I know it’s become hackneyed to instruct you to follow your bliss, but if you deny your instincts to do what you truly want to do, then the problem becomes one of trust. Do you trust the voice within you or do you trust reality as you are made to perceive it? Or, are you willing to trust the voice and write what you hear, no matter how crazy it sounds?

You have to learn to be compassionate with yourself, as well as having compassion for yourself. Especially during the vulnerable times when you’re blocked and can’t bring yourself to write because you’re scared you’ll be rejected. Take some small comfort in knowing you’re not alone in this.

Since all art must be criticized, every single published author had to overcome fear of rejection. What you need to keep in mind is that your audience–human, just the same as you–can only relate to your writing from their own experience, and sometimes their feedback will be negative. That doesn’t necessarily indicate problems in your writing, and may simply reflect a varying viewpoint.

But fear of rejection has no business rearing its ugly head right now as it’s time for you to honor your inner story by listening to the words it shares with you and writing about it. Trust me, if you’re willing to enjoy the process, you can write damn near anything.

So, why not sally forth and be inner story writeful?

— Rhyan Scorpio-Rhys

Famous Thoughts on Grammar and Usage

1. “You can be a little ungrammatical if you come from the right part of the country.” — Robert Frost

2. “Word has somehow got around that the split infinitive is always wrong. That is a piece with the outworn notion that it is always wrong to strike a lady.” — James Thurber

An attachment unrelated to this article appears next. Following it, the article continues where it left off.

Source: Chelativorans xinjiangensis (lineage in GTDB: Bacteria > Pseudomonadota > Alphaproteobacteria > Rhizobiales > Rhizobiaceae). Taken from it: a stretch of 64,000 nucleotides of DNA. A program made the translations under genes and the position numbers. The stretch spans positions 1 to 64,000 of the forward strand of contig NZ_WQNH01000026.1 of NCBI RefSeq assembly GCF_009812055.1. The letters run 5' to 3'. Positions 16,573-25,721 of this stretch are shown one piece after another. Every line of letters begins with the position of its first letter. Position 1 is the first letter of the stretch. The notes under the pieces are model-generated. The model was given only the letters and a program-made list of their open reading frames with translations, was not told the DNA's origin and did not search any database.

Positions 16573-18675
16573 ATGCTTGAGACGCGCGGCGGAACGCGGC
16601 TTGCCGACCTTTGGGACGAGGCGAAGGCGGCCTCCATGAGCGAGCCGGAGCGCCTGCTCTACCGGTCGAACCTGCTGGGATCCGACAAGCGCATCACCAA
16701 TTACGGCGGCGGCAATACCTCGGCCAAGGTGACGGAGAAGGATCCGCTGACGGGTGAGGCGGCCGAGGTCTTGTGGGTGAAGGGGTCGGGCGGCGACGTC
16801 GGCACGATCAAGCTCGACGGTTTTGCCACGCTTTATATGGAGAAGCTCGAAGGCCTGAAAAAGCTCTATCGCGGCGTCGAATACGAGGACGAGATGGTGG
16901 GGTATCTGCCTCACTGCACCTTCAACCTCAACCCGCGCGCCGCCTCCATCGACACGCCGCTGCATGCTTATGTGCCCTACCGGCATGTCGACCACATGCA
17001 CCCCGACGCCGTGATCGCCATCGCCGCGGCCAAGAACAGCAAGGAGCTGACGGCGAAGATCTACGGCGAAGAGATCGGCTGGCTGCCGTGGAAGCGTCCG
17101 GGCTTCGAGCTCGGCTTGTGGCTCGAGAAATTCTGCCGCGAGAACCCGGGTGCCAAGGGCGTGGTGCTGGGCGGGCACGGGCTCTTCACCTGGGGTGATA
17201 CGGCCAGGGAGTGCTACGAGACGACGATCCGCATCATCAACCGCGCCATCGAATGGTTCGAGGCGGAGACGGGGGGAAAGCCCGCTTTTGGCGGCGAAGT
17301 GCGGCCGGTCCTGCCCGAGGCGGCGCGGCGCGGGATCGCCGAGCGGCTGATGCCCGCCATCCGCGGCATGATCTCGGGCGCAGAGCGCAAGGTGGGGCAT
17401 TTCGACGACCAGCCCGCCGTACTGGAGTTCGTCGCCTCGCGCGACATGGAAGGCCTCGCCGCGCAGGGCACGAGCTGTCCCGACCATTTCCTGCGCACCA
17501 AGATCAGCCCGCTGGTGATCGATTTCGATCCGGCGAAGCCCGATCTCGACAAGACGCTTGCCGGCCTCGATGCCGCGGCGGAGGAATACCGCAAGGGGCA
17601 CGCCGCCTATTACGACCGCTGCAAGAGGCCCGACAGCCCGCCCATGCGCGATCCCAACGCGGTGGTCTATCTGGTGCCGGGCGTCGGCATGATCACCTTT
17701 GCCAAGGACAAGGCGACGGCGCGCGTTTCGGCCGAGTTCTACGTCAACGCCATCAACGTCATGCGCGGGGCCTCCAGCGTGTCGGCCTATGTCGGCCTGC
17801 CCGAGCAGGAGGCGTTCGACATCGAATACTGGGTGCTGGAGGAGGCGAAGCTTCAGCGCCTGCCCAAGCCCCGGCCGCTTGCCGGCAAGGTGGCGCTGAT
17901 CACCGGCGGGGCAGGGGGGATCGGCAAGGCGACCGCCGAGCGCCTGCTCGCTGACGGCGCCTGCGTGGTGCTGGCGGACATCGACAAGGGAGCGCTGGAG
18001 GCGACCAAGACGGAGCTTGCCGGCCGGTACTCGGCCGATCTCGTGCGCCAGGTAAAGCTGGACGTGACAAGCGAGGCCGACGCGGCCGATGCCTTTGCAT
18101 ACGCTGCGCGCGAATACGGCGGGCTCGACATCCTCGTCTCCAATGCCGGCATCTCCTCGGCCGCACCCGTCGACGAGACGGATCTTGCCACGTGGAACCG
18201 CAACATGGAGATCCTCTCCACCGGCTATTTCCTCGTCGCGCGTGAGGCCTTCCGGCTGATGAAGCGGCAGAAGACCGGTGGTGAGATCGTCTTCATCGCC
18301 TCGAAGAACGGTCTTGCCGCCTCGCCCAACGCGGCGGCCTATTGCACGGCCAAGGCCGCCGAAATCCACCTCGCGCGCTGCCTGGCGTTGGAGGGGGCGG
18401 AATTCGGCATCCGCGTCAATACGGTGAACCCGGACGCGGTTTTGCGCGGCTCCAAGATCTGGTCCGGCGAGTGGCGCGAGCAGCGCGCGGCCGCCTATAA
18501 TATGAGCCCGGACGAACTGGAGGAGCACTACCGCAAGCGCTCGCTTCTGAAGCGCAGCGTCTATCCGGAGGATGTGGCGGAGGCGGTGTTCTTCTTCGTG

3. “It is indeed acceptable practice to sometimes split an infinitive. If infinitive-splitting makes available just the shade of meaning you desire or if avoiding the separation creates a confusing ambiguity or patent artificiality, you are entitled to happily go ahead and split!” — Richard Lederer

4. “When you catch an adjective, kill it.” — Mark Twain

5. “The adjective is the banana peel of the parts of speech.” — Clifton Fadiman

6. “The adjective is the enemy of the noun.” — Voltaire

7. “If the noun is good and the verb is strong, you almost never need an adjective.” — J. Anthony Lukas

8. “Don’t say it was ‘delightful’; make us say ‘delightful’ when we’ve read the description. You see, all those words (horrifying, wonderful, hideous, exquisite) are only like saying to your readers ‘Please will you do my job for me?’” — C.S. Lewis

9. “Forward motion in any piece of writing is carried by verbs. Verbs are the action words of the language and the most important. Turn to any passage on any page of a successful novel and notice the high percentage of verbs. Beginning writers always use too many adjectives and adverbs and generally use too many dependent clauses. Count your words and words of verbal force (like that word “force” I just used).” — William Sloane

10. “The editorial ‘we’ has often been fatal to rising genius; though all the world knows that it is only a form of speech, very often employed by a single needy blockhead.” — Thomas Baington Macaulay

11. “Only presidents, editors and people with tapeworm have the right to use the editorial ‘we.’” — Mark Twain

Writing Joke of the Day: Comforting a Grammar Nazi

Q: What do you say when you are comforting a grammar nazi?
A: There, Their, They’re

English Professor